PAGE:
## CCSS.MATH.CONTENT.7.EE.B.4: Decorative Cake Box

In this activity, you work in a cloud kitchen, a business that has no dining room — only online orders. Cloud kitchens combine pre-planning with just-in-time preparation to optimize kitchen resources and stay competitive.

As the kitchen shuts down for the business day, you are tasked with the responsibility of storing a slice of special order decorative cake in a 9.6 cup plastic storage container. The cake will not be ready until tomorrow, but you already have the dimensions from the customer order.

The cake is 7″ long and 5″ wide , which is no problem because the plastic storage container has the dimensions of 9.5″ x 6.25″. However, the pastry chef is concerned about the height available when the container is sealed with its lid.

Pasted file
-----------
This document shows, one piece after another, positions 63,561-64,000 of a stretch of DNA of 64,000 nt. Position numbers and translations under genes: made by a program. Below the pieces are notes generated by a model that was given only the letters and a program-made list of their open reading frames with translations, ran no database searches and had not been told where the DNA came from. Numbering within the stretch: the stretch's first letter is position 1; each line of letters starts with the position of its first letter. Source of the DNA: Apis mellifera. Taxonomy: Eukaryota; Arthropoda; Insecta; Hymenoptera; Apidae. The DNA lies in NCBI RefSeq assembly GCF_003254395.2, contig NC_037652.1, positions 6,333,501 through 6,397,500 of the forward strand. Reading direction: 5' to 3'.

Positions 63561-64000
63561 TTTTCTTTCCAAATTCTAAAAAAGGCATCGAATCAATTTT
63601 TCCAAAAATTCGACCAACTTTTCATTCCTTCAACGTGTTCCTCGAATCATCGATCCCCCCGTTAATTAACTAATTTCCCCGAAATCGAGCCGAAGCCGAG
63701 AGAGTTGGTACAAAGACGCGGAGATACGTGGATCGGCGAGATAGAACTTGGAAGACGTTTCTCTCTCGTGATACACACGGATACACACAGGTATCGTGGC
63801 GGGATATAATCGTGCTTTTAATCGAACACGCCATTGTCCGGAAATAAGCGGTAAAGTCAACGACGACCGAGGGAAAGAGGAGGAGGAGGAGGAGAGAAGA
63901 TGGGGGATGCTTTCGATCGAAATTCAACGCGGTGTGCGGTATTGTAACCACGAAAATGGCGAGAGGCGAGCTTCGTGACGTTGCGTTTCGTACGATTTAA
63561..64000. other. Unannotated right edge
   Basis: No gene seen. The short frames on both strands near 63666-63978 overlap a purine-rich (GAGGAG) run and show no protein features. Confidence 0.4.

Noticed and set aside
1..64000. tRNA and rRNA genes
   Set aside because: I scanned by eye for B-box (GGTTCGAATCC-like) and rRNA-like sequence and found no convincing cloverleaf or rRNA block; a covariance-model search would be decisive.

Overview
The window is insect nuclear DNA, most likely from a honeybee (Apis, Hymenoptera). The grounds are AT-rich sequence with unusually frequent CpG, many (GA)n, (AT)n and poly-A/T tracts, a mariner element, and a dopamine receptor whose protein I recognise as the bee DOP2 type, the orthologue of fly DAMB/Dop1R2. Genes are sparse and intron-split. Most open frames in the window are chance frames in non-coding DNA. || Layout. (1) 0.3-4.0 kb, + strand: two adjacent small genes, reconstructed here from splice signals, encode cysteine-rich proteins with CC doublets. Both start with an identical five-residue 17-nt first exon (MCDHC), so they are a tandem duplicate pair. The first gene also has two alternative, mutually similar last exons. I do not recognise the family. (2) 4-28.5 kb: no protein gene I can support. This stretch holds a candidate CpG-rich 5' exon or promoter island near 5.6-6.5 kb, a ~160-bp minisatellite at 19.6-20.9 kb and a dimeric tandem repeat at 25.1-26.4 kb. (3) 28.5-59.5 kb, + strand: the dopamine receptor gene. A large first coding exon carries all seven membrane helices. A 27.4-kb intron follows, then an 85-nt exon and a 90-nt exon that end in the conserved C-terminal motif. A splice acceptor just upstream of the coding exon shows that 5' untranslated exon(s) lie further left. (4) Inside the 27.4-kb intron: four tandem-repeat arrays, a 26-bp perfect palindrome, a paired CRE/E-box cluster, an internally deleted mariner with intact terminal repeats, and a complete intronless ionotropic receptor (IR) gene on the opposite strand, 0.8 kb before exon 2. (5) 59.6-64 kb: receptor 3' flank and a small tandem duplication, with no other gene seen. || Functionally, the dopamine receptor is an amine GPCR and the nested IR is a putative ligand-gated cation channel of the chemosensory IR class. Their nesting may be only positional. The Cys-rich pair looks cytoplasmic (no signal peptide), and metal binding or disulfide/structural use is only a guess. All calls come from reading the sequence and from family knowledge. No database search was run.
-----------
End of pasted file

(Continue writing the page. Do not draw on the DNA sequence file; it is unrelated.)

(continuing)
The plastic lid is designed to seal the container and protect the freshness of its contents. However, if the decorative cake is somehow damaged, it will become undeliverable and will be discarded as a loss.

The cross-sectional area of the container is a rounded rectangle with a 1″ radius on each corner. We now have a description of the geometric shapes involved, so building a solution requires us to put the pieces together into a system of equations.

CCSS.MATH.CONTENT.7.EE.B.4: Use variables to represent quantities in a real-world or mathematical problem, and construct simple equations and inequalities to solve problems by reasoning about the quantities.

We begin with a review of our prior knowledge and best practices. First, we want to use inches to communicate the usable height. To be consistent, the units we will use for the volume of the container are cubic inches.